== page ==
Ethics on the Menu

Submitted by John_O on Fri, 03/12/2010 - 16:43

A menu, found on the table of the Duke of Cambridge Organic Pub in Islington, London, outlines (in a broad range of categories) various values and operating principles to which this business subscribes.

 

 

Recognising that product and process are intrinsically intertwined, Duke of Cambridge tallies its policy information like badges of honour alongside the specific year when each value was adopted: 'No airfreight; 2003'

Presented in a similar manner to the way in which fine wines are listed, by vintage, the dates here also acknowledge a need for growth and change in value systems to reflect society at large e.g. the 'Chemical Free Cigarettes' policy (started in 1999) ended in 2007, presumably coinciding with the U.K. smoking ban.

Brands and their products are of course inseparable, and fast-knowledge-hungry consumers are happy to pay a little more if they can be given assurances regarding the provenance of their chosen product.  Anita Roddick, founder of Body Shop and early promoter of Fair Trade produce, knew that 'fairness' can be good for business, and a quotation from her on the back of the menu situates this eatery in a lineage of ethical consumerism:

"If business comes with no moral sympathy or honorable code of behaviour, God help us all."  Anita Roddick, (1942 - 2007)

Another City, another menu, this time Newcastle and the visiting Feral Trade Cafe where once again process is at the fore:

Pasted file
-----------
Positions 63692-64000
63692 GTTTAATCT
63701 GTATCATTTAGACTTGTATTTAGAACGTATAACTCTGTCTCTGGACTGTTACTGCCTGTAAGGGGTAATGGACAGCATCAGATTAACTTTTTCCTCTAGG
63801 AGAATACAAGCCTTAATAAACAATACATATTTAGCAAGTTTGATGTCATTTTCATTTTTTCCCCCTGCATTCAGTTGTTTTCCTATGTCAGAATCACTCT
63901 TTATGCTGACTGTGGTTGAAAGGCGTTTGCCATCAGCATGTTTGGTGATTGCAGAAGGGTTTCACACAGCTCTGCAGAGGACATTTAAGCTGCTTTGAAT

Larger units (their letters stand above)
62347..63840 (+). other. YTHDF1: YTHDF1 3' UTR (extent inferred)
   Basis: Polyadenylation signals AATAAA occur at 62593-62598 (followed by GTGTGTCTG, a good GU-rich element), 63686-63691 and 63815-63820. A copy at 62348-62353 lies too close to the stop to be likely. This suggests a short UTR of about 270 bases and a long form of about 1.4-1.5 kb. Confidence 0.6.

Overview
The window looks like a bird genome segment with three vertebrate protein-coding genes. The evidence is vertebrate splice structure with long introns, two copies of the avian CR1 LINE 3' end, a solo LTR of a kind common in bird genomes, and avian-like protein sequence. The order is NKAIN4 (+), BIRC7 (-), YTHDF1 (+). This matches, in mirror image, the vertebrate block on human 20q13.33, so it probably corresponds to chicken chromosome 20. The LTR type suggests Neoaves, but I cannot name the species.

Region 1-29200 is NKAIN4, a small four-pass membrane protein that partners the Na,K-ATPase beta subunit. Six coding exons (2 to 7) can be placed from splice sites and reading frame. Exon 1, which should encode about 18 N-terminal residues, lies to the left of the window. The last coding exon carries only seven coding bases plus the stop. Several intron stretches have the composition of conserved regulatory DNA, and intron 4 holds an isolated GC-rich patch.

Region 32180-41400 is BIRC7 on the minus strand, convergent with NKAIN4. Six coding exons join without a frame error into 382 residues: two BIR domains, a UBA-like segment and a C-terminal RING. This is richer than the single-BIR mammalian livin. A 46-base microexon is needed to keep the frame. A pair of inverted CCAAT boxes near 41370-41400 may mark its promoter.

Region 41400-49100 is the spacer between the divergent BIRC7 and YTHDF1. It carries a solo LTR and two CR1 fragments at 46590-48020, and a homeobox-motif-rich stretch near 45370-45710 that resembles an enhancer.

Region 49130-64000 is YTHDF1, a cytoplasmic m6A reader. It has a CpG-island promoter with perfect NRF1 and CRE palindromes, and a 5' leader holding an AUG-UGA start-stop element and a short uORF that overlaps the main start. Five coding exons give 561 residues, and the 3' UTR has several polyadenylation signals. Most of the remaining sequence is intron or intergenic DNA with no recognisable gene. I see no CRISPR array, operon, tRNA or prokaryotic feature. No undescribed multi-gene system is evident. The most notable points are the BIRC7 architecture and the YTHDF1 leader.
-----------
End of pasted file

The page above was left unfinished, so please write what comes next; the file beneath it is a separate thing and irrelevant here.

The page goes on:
'Feral Trade Menu items have been brought in over moving social networks, including vacation, commuter and funded cultural travel. Stocks are limited by the haulage power of our couriers; dine early to avoid scarcity, see specials board for arrivals, departures and shipping disasters. Feral Trade has been trading groceries outside commercial systems since 2003.'

Proprietor Kate Rich is proud to source goods and ingredients direct from the producers, transporting them 'peer-to-peer' along pre-existing lines of supply - the international travel routes taken by artists and friends in her own extended social network.

There are two 'strands' of Feral Trade produce:

Home Manufactured Goods and Hi-Jacked Products - and a good example of the latter is the 'open-source' Cube Cola (administered at Feral Trade Cafe Newcastle, mixed with soda, delivered through the very infrastructure of the dominant cola in the marketplace.)

Feral Trade Goods are served with a comprehensive invoice (which doubles as a placemat) and even a cursory glance reveals an information overload. 

We are provided with testimony as to the place of origin, the name of the individual who personally delivered the goods and when and via which flight - personal details which actually open up more questions than answers.  This critical function clearly differentiates 'Feral Trade Goods' from the domain of 'ethical consumerism' and Fair Trade which seem hell-bent on providing consumers with all of the information they need to put their conscience at ease.

One final menu in this small collection which I would like to draw reference to was that used at The Meat Licence Proposal's 'Year of Activism' Dinner back at the beginning of 2009.

Here, no actual information was provided regarding the origins of the food - and instead the menus doubled as formal legal contracts. 

In a grotesque formalisation of etiquette, invited guests were asked by their host to add their signature to the menu in order to formally give consent for the meal to take place.